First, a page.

These global rankings are interesting for the increasing number of students looking to apply from the UK to overseas universities. Many find that access to the Ivy League, which dominates the QS world rankings, is not as complicated as it once was and that scholarships are accessible. The Fulbright Commission cites that 600 US universities offer scholarships of $20,000 or more and 250 of them offer 100% or ‘full ride’ scholarships.

A few years ago, a student that I had spent hours with preparing for a (successful) application to Cambridge, rejected the offer in favour of access to Yale, on a full scholarship. In 2019, 15% of students from Cardiff Sixth Form College accepted offers outside of the UK, bringing the total number of students who took up a place at a QS top-100 institution to just shy of 80% of the cohort.

Closer to home, there are many positive reasons for students to look beyond Oxbridge when applying through UCAS. A glance at the various league tables for UK universities does place Oxford and Cambridge at the top, but a glance can often be misleading. If student satisfaction is a measure that you take seriously, then St. Andrews (ranked 3rd overall in the UK, by The Complete University Guide), comes out on top. Oxford (31st) and Cambridge (34th) are languishing behind. If the quality of research is a priority, then Imperial and the LSE top the table, followed by Oxford and Cambridge in quick succession before Cardiff makes its mark. Perhaps more startling is that when ranked by graduate prospects, Cambridge only manages 7th place and Oxford is way back in 22nd.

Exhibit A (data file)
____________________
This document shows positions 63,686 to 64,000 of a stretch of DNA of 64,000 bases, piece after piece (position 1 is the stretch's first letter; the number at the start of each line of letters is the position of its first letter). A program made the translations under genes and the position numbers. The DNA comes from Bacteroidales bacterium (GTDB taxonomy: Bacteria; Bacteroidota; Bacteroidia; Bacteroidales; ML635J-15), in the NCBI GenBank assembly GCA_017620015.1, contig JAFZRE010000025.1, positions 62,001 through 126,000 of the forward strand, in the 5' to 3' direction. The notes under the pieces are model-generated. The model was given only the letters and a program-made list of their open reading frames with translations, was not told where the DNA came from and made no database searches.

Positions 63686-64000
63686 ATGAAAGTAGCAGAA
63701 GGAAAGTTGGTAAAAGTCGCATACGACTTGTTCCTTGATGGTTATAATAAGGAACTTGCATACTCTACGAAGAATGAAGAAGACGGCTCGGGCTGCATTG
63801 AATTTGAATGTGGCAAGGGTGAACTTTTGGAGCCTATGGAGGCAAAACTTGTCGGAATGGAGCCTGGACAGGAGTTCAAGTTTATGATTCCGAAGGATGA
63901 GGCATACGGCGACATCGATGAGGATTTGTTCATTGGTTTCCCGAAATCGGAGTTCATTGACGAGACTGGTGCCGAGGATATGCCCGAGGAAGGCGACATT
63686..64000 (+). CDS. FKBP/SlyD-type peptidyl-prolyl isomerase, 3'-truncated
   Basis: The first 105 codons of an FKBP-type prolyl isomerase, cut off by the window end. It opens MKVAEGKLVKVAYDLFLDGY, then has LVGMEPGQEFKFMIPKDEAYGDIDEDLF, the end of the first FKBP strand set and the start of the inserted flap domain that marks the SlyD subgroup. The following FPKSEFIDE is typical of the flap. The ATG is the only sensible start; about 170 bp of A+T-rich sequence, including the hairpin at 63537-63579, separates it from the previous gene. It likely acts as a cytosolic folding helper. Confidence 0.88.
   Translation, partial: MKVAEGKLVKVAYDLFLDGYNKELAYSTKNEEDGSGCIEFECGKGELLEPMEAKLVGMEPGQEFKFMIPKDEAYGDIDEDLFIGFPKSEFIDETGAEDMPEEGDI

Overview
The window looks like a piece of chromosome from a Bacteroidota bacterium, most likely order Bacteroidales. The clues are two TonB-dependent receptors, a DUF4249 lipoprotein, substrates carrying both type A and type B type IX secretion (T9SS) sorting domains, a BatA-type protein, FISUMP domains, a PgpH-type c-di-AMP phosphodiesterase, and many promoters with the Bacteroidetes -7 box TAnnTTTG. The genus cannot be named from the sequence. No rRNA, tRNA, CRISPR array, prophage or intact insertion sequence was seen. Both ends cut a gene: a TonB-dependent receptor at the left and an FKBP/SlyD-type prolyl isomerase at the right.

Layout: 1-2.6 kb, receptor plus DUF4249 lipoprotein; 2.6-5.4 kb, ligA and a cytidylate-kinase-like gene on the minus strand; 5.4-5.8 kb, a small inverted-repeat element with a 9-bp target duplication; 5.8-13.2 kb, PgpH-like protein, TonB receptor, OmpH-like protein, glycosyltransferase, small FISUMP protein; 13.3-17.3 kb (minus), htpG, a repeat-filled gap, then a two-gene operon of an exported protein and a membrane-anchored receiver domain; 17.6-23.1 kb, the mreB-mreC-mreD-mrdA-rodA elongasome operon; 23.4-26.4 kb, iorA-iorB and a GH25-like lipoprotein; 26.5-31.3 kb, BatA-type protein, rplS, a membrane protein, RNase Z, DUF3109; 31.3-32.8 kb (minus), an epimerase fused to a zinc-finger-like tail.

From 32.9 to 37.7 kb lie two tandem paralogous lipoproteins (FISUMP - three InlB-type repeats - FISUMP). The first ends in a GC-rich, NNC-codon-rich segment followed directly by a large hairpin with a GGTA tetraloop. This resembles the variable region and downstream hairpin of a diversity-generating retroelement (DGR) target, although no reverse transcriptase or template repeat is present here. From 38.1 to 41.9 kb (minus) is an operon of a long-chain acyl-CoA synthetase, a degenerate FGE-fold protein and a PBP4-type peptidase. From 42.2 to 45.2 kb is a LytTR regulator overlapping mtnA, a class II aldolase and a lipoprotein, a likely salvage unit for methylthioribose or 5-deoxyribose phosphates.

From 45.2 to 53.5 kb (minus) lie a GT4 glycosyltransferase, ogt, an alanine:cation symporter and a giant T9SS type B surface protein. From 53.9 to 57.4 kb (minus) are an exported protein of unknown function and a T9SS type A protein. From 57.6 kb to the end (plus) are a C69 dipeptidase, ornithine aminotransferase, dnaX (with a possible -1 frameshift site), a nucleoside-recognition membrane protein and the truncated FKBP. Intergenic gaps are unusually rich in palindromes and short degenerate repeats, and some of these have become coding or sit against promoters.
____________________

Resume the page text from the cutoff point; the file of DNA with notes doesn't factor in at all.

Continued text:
Individual students, selecting individual courses, may be mindful of the fact that subject areas are also ranked by various criteria. A young physicist, dreaming of taking her degree from the same institution as Isaac Newton but mindful of her graduate prospects may be advised to look at Birmingham (1st position for Physics /Astronomy graduate prospects) over Cambridge (13th). Likewise, an aspiring economist keen to study at Oxford, where Adam Smith took his second degree, should be aware that 28 UK universities rank higher for graduate prospects where their economists are concerned.**

Few educators would disagree that league tables can be as much of a hindrance as a help, so perhaps we should look closer at the content of individual degree courses, the location and culture of the university and the type of tuition they offer, when assisting our students in finding the right fit. A talented medic, with a love of languages and philosophy, whom I had the pleasure of teaching a few years ago passed up on the idea of an Oxbridge application in favour of Bristol, as the course was far more suitable to her interests than the more research-based courses offered by Oxford or Cambridge. Similarly, a musician, a student of English literature, or a historian may do their research and find that the course content, tutors, or location of other universities may provide a more suitable fit for three years of study.

What matters is that schools and colleges celebrate the success of all students and this should include where they go on to study at university. The destination of leavers is the page on the website that interested parents should focus their attention, not on the amount of offers from two universities, as an offer and a confirmed destination are two very different things. The role of the school or college is to assist the candidate to find the right course, at the right university – a course which stretches and extends the skills, talents and interests of the student in a location where they will thrive. This may, for many, be Oxford or Cambridge, but for many equally capable candidates, it may not be.